Visions That The Plants Gave Us

Huichol Designs

Peyote is a source for many Huichol designs. The geometric patterns that so vividly adorn clothing, bags, and belts mirror the visions that flash before one's field of sight under the influence of this revered cactus. After ingesting peyote, women and men look forward to receiving beautiful designs, and consume peyote as a kind of vision quest to reach the gods. These brilliant luminous designs are understood by Huichols as visual forms of communication that come directly from the gods, and, as such, are to be duplicated in material form.

Embroidered bags with endlessly repeated intricate mandalas, arabesques, spheres, cubes, triangles, zigzags, and spirals are made in intensely bright hues by women who believe these designs are gifts from the gods and must be duplicated to share with their families.

Over the last 25 years Huichols have drawn upon traditional sacred objects, transforming them into commercial art. Yarn paintings, made by applying beeswax as an adhesive to wood boards and then pressing yarn onto the boards, most likely evolved as tourist art from the small offerings Huichols make to leave in sacred places for the gods. Yarn paintings have evolved into a story-telling device by which the artist depicts a traditional myth or some aspect of Huichol life to outside consumers. From its early origins as simple paintings, the medium has undergone a metamorphosis from folk craft to fine art.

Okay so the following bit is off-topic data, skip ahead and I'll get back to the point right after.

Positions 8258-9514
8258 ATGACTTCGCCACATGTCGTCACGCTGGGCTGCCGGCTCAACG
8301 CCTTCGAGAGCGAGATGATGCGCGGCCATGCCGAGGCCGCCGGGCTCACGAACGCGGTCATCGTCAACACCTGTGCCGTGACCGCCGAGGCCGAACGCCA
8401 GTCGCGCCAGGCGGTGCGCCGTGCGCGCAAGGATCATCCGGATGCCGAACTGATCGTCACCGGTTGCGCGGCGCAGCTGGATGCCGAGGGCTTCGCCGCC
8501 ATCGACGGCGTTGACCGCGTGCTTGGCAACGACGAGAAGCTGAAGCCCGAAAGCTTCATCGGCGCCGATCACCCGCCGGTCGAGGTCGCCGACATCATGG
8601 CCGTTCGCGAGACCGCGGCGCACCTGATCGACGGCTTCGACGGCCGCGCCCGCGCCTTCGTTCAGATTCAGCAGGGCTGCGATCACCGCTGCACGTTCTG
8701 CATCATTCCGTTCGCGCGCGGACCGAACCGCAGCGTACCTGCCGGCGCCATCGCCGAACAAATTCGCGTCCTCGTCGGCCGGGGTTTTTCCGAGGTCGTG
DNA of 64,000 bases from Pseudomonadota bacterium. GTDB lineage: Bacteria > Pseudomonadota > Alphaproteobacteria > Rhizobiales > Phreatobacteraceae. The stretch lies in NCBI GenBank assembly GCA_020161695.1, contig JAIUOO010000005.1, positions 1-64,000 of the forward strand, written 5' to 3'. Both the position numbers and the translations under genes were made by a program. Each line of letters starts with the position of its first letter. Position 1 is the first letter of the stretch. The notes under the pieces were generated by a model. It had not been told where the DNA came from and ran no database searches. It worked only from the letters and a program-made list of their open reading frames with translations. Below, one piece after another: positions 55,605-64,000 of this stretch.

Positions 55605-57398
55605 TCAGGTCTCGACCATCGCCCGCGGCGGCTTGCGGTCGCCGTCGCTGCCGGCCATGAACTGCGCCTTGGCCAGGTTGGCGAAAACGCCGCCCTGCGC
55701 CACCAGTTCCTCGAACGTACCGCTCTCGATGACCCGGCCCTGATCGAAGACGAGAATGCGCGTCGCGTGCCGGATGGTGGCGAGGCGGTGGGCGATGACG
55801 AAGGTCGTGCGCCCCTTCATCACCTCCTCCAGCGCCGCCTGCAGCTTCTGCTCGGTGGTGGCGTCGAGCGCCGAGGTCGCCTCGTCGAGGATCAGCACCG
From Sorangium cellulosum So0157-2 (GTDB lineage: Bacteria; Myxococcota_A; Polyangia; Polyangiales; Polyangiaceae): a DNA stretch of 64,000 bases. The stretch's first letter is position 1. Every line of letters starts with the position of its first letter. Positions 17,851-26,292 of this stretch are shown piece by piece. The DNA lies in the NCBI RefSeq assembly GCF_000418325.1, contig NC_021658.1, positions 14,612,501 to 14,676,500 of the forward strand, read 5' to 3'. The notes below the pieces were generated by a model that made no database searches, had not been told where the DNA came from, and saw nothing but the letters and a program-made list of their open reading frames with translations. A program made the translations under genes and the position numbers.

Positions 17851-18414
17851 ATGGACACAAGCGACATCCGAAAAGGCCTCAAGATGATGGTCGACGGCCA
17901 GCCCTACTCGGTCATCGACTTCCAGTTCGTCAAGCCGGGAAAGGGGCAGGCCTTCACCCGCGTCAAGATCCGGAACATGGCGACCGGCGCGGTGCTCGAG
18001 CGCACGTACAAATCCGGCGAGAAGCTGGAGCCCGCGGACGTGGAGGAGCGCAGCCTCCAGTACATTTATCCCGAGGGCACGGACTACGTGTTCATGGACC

Votive gourds are used as prayer bowls and offerings. The interiors of the gourd bowls are completely covered with beeswax and beads in pulsating mandala designs. Called ônierikaö in Huichol, these mandalas represent the doorway to the other world.

-- Dr. Stacy B. Schaefer,
McAllen, Texas

In the exhibition:

Cristalina Carrillo

Trinidad Carrillo Estela Hernandez Maria Clara Mijares Mariano Valadez Unknown makers Return to Visions That The Plants Gave Us

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Last updated: Tuesday, May 15, 2001